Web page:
Georgia's on Lou's Mind
Georgia Porter (Gena Rowlands) is a typical older white woman raised in Sweetwater Creek, Georgia and she is a proud member of the local church and the "Georgia Peaches". But Georgia gets the call which all mothers dread when she learns her estranged daughter has been in a car accident and when she arrives at the hospital it is too late. She also discovers that she has a granddaughter, Jacey (Penny Bae Bridges) who to Georgia's shock is half African American. Learning that her daughter married and had Jacey with the coloured boy which led to the estrangement, Georgia finds herself having to take care of Jacey in the still racist south. And to complicate matters Jacey's paternal grandfather Lou (Louis Gossett Jr.) shows up who not only dislikes Sweetwater Creek because of his treatment there also has issues with Georgia.
"The Color of Love: Jacey's Story" is a charming little fantasy drama, perfect for an afternoon when all you want is something to watch which will warm your heart. Now there is nothing wrong with that and this movie which focuses of attitudes towards skin colour in Georgia certainly makes you feel good when it is finished but I called it fantasy for a reason. "The Color of Love: Jacey's Story" constantly over simplifies things and manages to solve decades of racial issues within a few touching scenes which whilst undoubtedly heart warming is not realistic.
So "The Color of Love: Jacey's Story" is all about the problems which occur when Georgia brings her African American granddaughter home to the southern community which still has deep racist attitudes. It is also about the problems which occur between Georgia and Lou as he initially dislikes her due to an event which happened in their past and wants to leave with Jacey back to California. What we get grow out of this is basically a romanticised tale of boundaries being torn down as attitudes between Georgia and Lou melt away and Georgia starts to make a stand against the racial attitudes of the community she was once a big part of.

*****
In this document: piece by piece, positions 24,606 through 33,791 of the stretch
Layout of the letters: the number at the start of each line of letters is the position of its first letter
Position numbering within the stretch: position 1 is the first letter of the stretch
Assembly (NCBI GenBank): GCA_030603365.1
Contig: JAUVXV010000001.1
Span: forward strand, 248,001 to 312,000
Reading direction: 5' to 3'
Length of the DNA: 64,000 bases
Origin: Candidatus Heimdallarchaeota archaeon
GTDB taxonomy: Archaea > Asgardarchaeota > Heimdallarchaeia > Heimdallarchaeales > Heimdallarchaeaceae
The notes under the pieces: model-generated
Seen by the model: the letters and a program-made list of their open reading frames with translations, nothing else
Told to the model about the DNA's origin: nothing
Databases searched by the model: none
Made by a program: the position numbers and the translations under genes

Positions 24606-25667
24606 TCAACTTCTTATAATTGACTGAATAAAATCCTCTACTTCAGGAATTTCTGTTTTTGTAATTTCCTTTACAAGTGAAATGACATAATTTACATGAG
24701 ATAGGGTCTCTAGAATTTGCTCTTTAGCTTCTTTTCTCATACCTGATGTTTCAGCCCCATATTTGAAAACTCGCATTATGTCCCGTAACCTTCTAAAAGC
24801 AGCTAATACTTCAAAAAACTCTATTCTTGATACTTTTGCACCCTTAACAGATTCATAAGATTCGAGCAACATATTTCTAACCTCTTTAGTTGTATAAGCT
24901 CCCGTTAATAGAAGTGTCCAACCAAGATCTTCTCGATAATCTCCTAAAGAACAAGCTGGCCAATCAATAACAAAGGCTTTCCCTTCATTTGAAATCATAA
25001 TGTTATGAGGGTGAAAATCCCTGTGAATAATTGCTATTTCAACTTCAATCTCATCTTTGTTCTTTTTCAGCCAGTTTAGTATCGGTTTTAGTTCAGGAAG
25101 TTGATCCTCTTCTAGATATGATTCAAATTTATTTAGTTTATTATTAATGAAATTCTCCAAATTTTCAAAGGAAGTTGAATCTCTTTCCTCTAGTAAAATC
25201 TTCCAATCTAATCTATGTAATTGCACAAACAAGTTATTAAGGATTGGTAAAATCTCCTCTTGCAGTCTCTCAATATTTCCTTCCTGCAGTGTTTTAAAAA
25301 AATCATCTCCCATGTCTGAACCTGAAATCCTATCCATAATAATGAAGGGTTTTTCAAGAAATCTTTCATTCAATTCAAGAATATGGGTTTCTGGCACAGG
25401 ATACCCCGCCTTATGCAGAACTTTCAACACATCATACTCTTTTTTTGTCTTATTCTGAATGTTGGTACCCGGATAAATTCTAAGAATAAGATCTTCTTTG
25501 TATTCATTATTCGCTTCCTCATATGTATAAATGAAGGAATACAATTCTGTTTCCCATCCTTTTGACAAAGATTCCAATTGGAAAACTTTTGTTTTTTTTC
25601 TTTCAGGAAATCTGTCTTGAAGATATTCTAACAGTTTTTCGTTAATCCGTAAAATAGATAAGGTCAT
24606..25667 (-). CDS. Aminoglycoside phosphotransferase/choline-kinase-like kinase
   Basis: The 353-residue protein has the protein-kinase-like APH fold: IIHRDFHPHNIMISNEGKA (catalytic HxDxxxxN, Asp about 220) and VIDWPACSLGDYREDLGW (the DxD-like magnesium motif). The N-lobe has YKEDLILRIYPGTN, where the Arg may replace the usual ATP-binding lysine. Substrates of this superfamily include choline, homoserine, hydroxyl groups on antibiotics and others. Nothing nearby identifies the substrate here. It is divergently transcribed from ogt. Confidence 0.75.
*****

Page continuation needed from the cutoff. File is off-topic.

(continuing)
Now as I said that does make "The Color of Love: Jacey's Story" a charming and heart-warming tale but it isn't in the least bit realistic and paints this fantasy vision of what many of us wish could happen, that years of hurt could be forgiven through sharing lemonade and scones. And this does make me torn because on one hand this movie did charm me and make me feel good yet at the same time it frustrated me that it couldn't be more realistic. Don't get me wrong as it tries to show that attitudes in the south are still an issue but everything is treated with soft focus so that it never interrupts the steady flow of sweet drama.
With that said it has to be said that "The Color of Love: Jacey's Story" is well cast and both Gena Rowlands and Louis Gossett Jr. play their parts well bringing to life characters which have a surprising amount of layers and back story. But they are often over shadowed by the cutesy acting of Penny Bae Bridges who as Jacey delivers every single scene in a sweet manner which whilst in some movies would be annoying actually contributes to this movies charm.
What this all boils down to is that whilst "The Color of Love: Jacey's Story" is by no means a realistic drama it is a charming and heart warming one which is ideal afternoon viewing for those who want to feel good after 90 minutes rather than challenged by the facts.